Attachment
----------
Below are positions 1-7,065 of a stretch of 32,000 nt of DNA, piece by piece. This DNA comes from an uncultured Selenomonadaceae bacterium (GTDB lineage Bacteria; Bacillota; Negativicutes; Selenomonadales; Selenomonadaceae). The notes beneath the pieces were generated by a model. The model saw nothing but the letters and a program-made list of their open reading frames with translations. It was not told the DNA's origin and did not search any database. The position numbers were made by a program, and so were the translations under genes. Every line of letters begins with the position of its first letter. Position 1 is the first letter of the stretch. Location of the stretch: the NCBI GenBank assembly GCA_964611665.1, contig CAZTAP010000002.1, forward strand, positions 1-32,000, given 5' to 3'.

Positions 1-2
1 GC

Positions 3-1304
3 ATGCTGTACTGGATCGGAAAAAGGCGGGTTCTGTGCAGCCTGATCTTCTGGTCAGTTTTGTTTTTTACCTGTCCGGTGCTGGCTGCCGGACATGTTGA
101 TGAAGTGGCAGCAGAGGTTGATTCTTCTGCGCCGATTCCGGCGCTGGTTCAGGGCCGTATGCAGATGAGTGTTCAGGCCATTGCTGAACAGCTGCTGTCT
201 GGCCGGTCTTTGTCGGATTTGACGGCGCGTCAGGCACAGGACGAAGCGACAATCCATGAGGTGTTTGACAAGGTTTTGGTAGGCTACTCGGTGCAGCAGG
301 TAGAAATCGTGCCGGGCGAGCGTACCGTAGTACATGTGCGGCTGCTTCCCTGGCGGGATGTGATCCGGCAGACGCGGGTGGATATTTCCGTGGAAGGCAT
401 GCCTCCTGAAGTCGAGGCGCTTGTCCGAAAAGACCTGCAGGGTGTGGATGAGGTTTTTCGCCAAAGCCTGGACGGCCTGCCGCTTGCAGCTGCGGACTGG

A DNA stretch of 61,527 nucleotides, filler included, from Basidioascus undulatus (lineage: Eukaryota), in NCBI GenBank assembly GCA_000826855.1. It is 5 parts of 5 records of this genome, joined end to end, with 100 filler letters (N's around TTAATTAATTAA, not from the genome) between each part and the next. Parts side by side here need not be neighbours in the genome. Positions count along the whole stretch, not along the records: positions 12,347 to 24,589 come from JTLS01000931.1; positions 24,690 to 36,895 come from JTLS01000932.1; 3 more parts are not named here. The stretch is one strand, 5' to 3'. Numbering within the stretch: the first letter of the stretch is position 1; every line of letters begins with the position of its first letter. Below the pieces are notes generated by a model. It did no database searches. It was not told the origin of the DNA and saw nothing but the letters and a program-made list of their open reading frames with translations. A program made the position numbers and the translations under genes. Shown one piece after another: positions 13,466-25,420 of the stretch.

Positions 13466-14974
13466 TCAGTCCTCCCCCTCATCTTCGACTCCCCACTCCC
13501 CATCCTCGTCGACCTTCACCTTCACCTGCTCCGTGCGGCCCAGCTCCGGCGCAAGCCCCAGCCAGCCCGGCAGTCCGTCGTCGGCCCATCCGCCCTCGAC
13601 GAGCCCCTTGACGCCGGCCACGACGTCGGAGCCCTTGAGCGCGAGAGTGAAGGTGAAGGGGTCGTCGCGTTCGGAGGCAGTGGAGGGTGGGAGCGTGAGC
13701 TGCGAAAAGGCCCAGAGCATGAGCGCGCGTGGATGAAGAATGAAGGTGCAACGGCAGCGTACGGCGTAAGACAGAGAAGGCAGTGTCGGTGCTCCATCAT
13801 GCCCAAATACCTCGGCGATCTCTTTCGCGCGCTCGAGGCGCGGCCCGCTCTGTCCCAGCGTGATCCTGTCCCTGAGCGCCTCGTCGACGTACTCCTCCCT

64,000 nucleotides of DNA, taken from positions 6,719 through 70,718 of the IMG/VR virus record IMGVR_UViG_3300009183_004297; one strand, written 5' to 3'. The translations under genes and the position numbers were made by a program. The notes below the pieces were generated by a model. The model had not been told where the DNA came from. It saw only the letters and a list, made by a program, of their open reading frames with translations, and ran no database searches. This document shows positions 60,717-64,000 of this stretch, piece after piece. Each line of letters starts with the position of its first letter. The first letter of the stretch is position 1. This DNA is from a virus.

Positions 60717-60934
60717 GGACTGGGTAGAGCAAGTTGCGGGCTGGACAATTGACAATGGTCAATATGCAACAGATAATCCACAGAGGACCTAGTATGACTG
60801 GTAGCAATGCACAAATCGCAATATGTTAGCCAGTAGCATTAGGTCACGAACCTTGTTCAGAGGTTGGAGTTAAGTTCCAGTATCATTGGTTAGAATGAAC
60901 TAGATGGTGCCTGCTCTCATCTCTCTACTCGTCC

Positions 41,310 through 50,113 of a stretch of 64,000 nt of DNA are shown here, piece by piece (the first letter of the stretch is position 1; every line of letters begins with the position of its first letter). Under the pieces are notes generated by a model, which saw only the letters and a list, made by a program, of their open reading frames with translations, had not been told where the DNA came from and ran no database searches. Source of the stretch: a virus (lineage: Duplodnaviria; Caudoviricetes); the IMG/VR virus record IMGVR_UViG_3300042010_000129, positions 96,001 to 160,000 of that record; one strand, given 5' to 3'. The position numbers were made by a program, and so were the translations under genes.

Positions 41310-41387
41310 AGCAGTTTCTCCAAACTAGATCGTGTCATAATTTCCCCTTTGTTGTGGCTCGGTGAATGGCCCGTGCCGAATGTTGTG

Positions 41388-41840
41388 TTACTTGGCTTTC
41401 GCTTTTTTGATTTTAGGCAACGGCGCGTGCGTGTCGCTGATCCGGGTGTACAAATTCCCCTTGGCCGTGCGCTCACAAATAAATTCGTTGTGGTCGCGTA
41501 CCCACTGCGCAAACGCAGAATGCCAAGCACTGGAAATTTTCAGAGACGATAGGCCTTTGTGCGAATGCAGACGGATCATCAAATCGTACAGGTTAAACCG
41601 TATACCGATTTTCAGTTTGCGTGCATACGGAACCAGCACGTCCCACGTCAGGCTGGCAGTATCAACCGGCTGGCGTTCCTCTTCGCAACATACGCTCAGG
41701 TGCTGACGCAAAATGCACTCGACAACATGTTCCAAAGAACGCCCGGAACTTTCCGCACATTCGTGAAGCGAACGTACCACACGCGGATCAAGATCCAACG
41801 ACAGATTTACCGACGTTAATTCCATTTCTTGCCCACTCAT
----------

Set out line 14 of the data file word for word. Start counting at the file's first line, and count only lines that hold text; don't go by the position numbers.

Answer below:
13601 GAGCCCCTTGACGCCGGCCACGACGTCGGAGCCCTTGAGCGCGAGAGTGAAGGTGAAGGGGTCGTCGCGTTCGGAGGCAGTGGAGGGTGGGAGCGTGAGC